Pope Benedict XVI
"Marriage and the family are institutions that must be promoted and defended from every possible misrepresentation of their true nature," Pope Benedict XVI told a group of U.S. bishops Friday. Reuters

Pope Benedict XVI has named 22 new cardinals, his top advisers, on Friday that will eventually elect his successor, according to the Associated Press.

Europeans dominate the 84-year-old German pope's selections with 16, seven of which come from Italy, which is the most from one country. Only three prelates come from outside the West: Joao Braz de Aviz, a Brazilian who heads the Vatican office for religious life; John Tong Hon, bishop of Hong Kong; and George Alencherry, archbishop of the Syro-Malabar church in India.

The list also includes two Americans: Archbishop Timothy Dolan of New York, who is also president of the U.S. Conference of Catholic Bishops, and Archbishop Edwin O'Brien, Grand Master of the Order of the Holy Sepulchre and the former archbishop of Baltimore. The remaining new cardinals come from Berlin, Prague, Toronto and Florence, Italy.

This is not about privilege, change of colors, hats, new clothes, places of honor, or a different title. Jesus warned us about all that stuff, said Dolan to the New York Daily News.

No, this is about an affirmation of love from the Pope to a celebrated archdiocese and community.

With his selections, Benedict, who long served at the Vatican himself before his 2005 election to the papacy, has now named half of the prelates eligible to vote in the next papal conclave.

Of the 22 cardinals named, 18 are under the age of 80, which raises the number of cardinals eligible to vote in the next papal conclave to 125. Cardinals aged 80 and over are not allowed to cast those votes.

The pope announced the names following an Epiphany Mass that ended the Vatican's main Christmas celebrations, saying that all will be formally elevated at a Feb. 18 ceremony in Rome.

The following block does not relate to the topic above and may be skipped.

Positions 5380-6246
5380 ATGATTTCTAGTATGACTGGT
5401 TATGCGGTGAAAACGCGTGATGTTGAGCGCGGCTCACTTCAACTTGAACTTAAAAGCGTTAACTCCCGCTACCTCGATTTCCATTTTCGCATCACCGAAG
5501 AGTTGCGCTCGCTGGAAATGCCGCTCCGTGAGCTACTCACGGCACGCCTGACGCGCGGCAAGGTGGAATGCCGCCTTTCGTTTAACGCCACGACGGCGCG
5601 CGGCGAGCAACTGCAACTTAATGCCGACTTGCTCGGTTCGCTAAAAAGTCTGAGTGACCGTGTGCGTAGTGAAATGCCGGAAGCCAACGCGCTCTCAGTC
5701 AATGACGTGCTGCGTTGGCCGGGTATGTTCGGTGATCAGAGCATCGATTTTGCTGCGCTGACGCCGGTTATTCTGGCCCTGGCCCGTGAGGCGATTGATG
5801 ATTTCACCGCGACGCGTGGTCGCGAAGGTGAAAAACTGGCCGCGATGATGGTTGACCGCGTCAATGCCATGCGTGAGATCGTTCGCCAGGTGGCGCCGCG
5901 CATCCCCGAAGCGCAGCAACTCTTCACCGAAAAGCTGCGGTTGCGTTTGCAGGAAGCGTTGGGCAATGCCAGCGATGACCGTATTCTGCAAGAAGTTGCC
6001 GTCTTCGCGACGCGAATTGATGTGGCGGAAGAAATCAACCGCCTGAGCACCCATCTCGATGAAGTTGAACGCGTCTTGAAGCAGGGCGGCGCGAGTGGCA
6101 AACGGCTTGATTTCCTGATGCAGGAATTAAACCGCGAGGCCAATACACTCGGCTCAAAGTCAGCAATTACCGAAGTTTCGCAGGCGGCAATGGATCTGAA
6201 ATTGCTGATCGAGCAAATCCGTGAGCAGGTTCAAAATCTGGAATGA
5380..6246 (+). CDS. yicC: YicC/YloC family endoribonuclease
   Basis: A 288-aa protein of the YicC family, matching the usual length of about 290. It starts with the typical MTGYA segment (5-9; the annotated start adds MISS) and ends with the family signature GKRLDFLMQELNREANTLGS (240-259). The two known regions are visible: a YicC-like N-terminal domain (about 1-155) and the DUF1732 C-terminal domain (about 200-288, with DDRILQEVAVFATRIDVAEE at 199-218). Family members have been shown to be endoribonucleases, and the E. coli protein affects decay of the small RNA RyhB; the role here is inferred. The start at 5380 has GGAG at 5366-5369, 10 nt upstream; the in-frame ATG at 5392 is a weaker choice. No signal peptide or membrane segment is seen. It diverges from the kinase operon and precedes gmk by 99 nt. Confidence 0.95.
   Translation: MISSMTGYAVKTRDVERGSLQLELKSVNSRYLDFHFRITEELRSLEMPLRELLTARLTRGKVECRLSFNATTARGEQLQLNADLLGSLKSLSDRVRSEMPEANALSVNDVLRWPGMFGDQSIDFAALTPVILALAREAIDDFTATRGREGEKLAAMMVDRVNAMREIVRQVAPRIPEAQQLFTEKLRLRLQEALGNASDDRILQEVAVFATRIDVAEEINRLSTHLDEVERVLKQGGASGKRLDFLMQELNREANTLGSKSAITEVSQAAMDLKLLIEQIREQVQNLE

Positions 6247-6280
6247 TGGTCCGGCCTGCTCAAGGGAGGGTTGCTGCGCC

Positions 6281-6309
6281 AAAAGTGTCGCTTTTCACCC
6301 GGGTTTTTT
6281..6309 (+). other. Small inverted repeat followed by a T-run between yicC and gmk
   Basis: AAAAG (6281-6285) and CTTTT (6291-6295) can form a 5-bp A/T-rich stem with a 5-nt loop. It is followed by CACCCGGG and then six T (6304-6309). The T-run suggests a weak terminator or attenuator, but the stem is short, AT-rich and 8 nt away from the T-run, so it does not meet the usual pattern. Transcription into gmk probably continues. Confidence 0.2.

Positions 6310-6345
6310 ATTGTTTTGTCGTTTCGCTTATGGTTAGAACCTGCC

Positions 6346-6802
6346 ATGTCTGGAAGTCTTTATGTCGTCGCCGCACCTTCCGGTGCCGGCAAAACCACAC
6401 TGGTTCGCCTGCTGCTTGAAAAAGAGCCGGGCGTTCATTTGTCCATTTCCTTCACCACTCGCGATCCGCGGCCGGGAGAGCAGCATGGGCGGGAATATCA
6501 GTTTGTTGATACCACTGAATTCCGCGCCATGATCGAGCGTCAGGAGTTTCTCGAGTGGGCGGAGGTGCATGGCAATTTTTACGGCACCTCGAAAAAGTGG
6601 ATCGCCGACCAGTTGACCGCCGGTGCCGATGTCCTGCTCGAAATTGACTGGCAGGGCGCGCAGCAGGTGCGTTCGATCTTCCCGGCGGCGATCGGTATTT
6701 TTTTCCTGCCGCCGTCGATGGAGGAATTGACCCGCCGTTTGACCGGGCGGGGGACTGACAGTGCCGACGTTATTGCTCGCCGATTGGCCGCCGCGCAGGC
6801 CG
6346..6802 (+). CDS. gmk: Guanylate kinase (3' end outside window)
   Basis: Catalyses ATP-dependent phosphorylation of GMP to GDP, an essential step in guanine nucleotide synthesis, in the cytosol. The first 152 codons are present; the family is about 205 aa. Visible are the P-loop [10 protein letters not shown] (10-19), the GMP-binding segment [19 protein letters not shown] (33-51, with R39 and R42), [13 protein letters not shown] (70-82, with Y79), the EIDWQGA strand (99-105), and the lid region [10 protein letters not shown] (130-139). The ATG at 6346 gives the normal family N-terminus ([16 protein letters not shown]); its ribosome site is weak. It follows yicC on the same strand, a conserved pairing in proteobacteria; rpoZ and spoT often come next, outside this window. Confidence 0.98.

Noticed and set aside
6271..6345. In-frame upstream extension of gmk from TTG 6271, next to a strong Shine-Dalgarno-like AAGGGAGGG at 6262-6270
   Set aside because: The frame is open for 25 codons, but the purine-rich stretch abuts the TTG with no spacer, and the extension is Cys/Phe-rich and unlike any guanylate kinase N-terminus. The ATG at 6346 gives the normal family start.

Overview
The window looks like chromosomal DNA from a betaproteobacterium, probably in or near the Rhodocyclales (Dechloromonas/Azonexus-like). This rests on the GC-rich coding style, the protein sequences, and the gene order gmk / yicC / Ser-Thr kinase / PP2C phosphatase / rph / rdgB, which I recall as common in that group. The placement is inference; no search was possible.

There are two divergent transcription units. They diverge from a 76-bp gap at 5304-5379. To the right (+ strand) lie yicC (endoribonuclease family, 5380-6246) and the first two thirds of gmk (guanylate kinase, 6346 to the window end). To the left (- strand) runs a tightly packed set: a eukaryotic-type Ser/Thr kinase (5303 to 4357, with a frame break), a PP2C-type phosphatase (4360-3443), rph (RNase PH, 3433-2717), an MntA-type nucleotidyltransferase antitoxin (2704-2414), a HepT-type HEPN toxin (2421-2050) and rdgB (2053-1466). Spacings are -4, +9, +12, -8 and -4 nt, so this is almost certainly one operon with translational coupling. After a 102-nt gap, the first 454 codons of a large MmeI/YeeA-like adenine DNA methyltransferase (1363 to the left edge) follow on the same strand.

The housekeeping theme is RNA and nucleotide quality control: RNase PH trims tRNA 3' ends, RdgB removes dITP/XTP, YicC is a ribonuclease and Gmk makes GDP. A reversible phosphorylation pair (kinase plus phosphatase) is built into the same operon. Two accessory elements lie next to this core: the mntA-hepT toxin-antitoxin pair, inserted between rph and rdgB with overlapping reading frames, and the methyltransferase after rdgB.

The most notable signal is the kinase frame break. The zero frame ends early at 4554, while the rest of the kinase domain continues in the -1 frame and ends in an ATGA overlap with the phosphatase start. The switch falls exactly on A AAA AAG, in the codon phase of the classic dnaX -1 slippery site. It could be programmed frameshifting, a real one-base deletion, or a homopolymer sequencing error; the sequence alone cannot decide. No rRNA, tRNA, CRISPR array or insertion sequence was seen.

The 18 new cardinals under 80 years old are:

Santos Abril y Castello, (Spanish), Archpriest of the Basilica of St. Mary Major

George Alencherry, (Indian), Major Archbishop of the Syro-Malabar Church in India

Giuseppe Bertello, (Italian), President of the Government of the Vatican City State

Giuseppe Bettori, (Italian), Archbishop of Florence

Joao Braz de Aviz, (Brazil), Prefect of the Congregation for Religious

Domenico Calcagno, (Italian), President of the Apostolic Patrimony of the Holy See

Francesco Coccopalmerio, (Italian), President of the Pontifical Council for Legislative Texts

Thomas Collins, (Canadian), Archbishop of Toronto

Timothy Dolan, (United States) Archbishop of New York

Dominik Duka, (Czech), Archbishop of Prague

Wim Eijk, (Dutch), Archbishop of Utrecht

Fernando Filoni, (Italian), Prefect of the Congregation for the Evangelization of Peoples

Antonio Maria Veglio, (Italian), President of the Pontifical Council for Migrants and Refugees

Manuel Monteiro de Castro, (Portuguese), Major Penitentiary of the Apostolic Penitentiary

Edwin O'Brien, (United States), Grand Master of the Order of the Holy Sepulchre

John Tong Hon, (Chinese), Bishop of Hong Kong

Giuseppe Versaldi, (Italian), President of the Prefecture for the Economic Affairs of the Holy See

Rainer Maria Woelki, (German), Archbishop of Berlin

The four new cardinals over 80 years old are:

Karl Becker (German), a priest and professor

Prosper Grech, (Maltese), a priest and professor

Lucian Muresan (Romania), an archbishop

Julien Ries, (Belgian), a monsignor and professor